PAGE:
The administrator’s name was Damon, and his title was Chief Magistrate for Municipal Affairs. He stood from his desk and stretched weary neck muscles. It was time for the midday meal and if the water clock had not been enough to rouse him, golden sunlight was flooding insistently through the apertured windows. It was bright and fresh outside and time for a break. His stomach was rumbling.

The incoming sunlight threw the relic mounted over the hearth into blinding brilliance. It was a sword, some four feet long from pommel to tip, a wide-bladed straight brand of unknown alloy and unknown origin. It somewhat resembled steel, but the legends suggested it was stronger than diamond. Damon had inherited the relic from his father, who had inherited it from his father, and on down the line for a mist-shrouded millennium. He sometimes thought to learn to wield it, but in these civilized days it hardly seemed worth the time commitment and bodily exertions involved.

Sometimes in the hearthlight of evening, when Damon was still scratching away at his mahogany desk, he would glance up to find the blade twinkling with refracted firelight and be positively convinced that the diamond steel was imbued with an inner luminance. Then he would shake his head to clear his addled senses and return to his scratchings.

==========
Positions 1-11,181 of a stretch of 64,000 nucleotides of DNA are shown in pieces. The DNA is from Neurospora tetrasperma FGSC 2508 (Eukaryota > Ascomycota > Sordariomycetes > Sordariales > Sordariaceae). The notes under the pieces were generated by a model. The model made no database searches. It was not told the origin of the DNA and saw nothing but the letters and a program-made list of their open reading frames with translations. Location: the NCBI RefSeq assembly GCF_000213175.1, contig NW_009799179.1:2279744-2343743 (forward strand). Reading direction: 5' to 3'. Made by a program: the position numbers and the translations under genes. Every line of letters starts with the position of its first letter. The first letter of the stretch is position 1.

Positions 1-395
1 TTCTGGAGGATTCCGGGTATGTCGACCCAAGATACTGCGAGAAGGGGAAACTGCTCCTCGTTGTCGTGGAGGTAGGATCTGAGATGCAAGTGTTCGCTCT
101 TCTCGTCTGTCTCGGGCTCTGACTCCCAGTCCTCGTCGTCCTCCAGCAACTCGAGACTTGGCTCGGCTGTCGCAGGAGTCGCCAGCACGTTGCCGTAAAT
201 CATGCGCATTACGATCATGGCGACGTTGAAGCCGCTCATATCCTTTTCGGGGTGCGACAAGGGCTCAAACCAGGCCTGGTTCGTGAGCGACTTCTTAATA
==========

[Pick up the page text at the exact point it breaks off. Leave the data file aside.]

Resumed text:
Damon crossed the rich carpeting of his office, sparing the sword on the mantle the barest acknowledgement, and locked the door behind him. And the relic sword sat still on its perch. And the day grew warm and bright outside.


            He was at the Rook and Elephant, at his usual table outside under the eaves where he could observe the passersby along Imperium Square, when the runner caught up with him.

            “Sorry to disturb whilst you are out of the office, Magister.”

            Damon waved the honorific away. He was just settling into his duck liver dumplings and the proprietor was on hand with his dandelion salad and a second goblet of greenwine.

The runner seemed to have run in earnest, for it took the boy the span of a quaff of wine and a bite of salad before he was ready to deliver his news.

 “The Necropolis was burglarized last night,” the boy said, “Someone smashed open a sarcophagus and stole what was inside.”

Damon put down his wine cup. “This is your news? Go tell the City Watch; they have an entire division devoted to tracking down graverobbers.”

“They didn’t just abscond with the finery, sir. That’s the bit that is so bizarre. They took the bones too! And by the look of it they must have gone in with mauls. The stone face of the coffin was shattered in four pieces!”

“Need I remind you how many would-be necromancers practice their art within the walls of this city? What is your name, boy?”